Now, laid off from her job as a server at The Cheesecake Factory, she’s relying on government help. “I get $285 a week from unemployment insurance and the extra $600 a week from the CARES Act,” she shares.

She was homeless once before. “I would be constantly be moving around making makeshift houses,” she tells me about that horrible experience, hoping never to repeat it. Moliga is one of an estimated tens of thousands of renters housing advocates like Kenna Stormogipson worry about.

Stormogipson is a Policy and Data Analyst at Hawai’i Budget and Policy Center, a research arm of The Hawai’i Appleseed Center for Law and Economic Justice. “A whole bunch of folks after July 31 are going to have a real reduction in their unemployment benefits. When that happens, they’re not going to be able to pay their bills like they used to,” she warns.

The $600 weekly federal boost to unemployment benefits ends on July 31. The federal Paycheck Protection Program ends on August 8, which could mean layoffs or furloughs. “They’re just not going to be able to pay rent and groceries, gas, living expenses, when next month they’re getting a much lower unemployment check,” predicts Stormogipson

That’s why Stormogipson hopes the Governor signs into law the newly passed Housing Relief and Resiliency program (SB126), which would give everyone on unemployment $100 a week on top of what they’re already getting, and $500 a month just for rent assistance, directly paid to the landlord. Both provisions last from August to December 2020. You would get the extra $100 automatically added to your unemployment check, but renters have to apply for the rent assistance portion.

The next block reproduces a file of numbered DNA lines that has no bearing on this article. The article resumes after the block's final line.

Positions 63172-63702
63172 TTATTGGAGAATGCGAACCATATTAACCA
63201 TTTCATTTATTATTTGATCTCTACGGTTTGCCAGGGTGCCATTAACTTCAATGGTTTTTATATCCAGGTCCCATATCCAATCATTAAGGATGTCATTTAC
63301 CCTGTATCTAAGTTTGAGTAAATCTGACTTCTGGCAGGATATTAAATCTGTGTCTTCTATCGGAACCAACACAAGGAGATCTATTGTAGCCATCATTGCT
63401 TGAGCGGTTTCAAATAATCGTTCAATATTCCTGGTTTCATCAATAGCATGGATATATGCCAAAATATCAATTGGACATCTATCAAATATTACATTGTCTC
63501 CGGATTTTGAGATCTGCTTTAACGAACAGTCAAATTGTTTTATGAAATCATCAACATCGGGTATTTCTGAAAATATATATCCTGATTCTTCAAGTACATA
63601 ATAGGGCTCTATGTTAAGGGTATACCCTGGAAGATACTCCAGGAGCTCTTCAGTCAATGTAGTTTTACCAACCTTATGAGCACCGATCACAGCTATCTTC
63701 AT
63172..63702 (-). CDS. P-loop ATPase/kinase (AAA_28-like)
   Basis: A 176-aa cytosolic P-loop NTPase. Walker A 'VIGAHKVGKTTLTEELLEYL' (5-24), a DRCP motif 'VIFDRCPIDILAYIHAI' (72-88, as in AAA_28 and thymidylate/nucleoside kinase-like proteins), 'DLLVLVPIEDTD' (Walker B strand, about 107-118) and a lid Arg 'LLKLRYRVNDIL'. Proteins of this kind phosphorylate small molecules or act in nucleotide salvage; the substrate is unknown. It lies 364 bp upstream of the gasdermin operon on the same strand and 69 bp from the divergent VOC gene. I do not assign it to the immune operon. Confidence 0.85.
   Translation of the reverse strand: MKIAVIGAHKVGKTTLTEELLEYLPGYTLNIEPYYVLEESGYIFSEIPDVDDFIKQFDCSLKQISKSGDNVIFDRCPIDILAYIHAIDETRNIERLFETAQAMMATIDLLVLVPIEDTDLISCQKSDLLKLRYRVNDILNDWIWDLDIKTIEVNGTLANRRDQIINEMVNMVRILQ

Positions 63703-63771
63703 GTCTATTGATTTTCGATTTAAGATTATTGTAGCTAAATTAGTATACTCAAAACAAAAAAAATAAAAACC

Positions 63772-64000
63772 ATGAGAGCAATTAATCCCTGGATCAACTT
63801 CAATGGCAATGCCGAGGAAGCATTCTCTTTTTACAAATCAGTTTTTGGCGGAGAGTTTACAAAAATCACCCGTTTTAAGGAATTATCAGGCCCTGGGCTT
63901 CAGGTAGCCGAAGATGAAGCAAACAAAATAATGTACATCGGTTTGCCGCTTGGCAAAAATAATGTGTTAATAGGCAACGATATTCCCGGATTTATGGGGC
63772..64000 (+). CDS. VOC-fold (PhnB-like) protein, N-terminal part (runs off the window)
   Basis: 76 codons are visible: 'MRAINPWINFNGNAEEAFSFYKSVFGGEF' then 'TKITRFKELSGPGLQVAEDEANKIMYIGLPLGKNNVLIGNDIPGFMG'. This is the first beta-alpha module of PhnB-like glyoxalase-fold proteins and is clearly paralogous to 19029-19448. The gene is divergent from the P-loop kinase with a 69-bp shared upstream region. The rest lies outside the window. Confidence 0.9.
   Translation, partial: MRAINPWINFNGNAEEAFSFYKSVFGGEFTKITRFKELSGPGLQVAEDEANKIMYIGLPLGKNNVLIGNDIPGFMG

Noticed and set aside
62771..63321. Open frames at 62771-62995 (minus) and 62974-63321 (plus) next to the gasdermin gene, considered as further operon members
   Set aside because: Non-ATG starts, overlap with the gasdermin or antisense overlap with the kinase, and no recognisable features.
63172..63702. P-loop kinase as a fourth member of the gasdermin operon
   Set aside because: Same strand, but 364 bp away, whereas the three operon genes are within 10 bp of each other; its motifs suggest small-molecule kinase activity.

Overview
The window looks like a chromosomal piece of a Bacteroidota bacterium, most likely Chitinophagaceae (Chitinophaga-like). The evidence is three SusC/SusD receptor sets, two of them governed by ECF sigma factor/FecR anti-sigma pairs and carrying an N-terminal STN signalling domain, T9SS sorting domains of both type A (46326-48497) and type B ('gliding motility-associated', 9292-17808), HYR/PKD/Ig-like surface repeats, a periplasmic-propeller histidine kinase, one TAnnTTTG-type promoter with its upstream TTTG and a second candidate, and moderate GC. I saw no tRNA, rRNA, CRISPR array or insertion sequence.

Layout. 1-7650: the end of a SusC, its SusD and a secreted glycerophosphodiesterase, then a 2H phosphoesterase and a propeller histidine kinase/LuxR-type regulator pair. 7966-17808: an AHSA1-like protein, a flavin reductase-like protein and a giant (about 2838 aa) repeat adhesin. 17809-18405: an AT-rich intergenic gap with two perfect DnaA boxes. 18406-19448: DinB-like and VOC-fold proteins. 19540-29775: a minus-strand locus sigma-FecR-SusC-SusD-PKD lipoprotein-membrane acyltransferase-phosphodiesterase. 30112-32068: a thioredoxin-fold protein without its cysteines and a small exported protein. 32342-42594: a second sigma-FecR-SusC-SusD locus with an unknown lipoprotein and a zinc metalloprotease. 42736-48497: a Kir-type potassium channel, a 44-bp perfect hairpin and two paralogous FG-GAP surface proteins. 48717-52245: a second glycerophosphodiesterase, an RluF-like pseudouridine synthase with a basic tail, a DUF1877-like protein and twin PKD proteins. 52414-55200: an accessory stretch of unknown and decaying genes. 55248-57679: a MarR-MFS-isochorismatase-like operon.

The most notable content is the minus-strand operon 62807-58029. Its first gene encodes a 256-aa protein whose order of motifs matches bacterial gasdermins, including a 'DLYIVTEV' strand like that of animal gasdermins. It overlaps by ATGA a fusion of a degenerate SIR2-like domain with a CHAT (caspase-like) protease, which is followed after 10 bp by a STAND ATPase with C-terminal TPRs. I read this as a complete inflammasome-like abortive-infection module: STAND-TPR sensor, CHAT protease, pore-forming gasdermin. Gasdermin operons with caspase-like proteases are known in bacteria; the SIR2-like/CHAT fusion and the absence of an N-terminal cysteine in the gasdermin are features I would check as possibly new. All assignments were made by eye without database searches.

The Governor’s office updates KITV4 that the bill, which the Legislature passed on June 26, still not signed; it is currently undergoing legal and departmental reviews.

“It’s really critical renters access the program. We don’t want people to get kicked out, or landlords to get frustrated. We don’t want folks to not be able to pay their rent,” she says.

Kenna says this is the typical unemployed renter profile:

Income before pandemic: $36,000 a year
Take home pay: $2,300 a month (after taxes)
Rent and utilities: 1,400 a month
Amount for groceries, clothes, car etc after housing: $900 a month

Monthly unemployment benefits after July 31st: $1,380
Extra $100 week from state: $400 total for the month
Take home pay approx.: $1,800 a month
Rent and utilities: $1,400 a month
Amount for groceries, clothes, car etc after housing: $400 a month

“Their biggest expense is rent,” she points out. “If this renter has a medical bill or has to fix their car they won’t be able to pay rent and also buy groceries.”

Not to mention what happens when the Governor’s moratorium on evictions ends on September 1. “When the eviction moratorium ends, then we’ll see an avalanche of evictions,” Stormogipson projects. (Moratorium language on pages 11, 12, 28.)

Stormogipson wants to prevent evictions, which she says would worsen the health and housing crisis. “You’d see more homelessness, people deciding to double and triple up. Having more people crowded together in tight living conditions – that’s not going to help you with the pandemic.”

Molina says she’s looking for all the help she can get, to keep a roof over her head.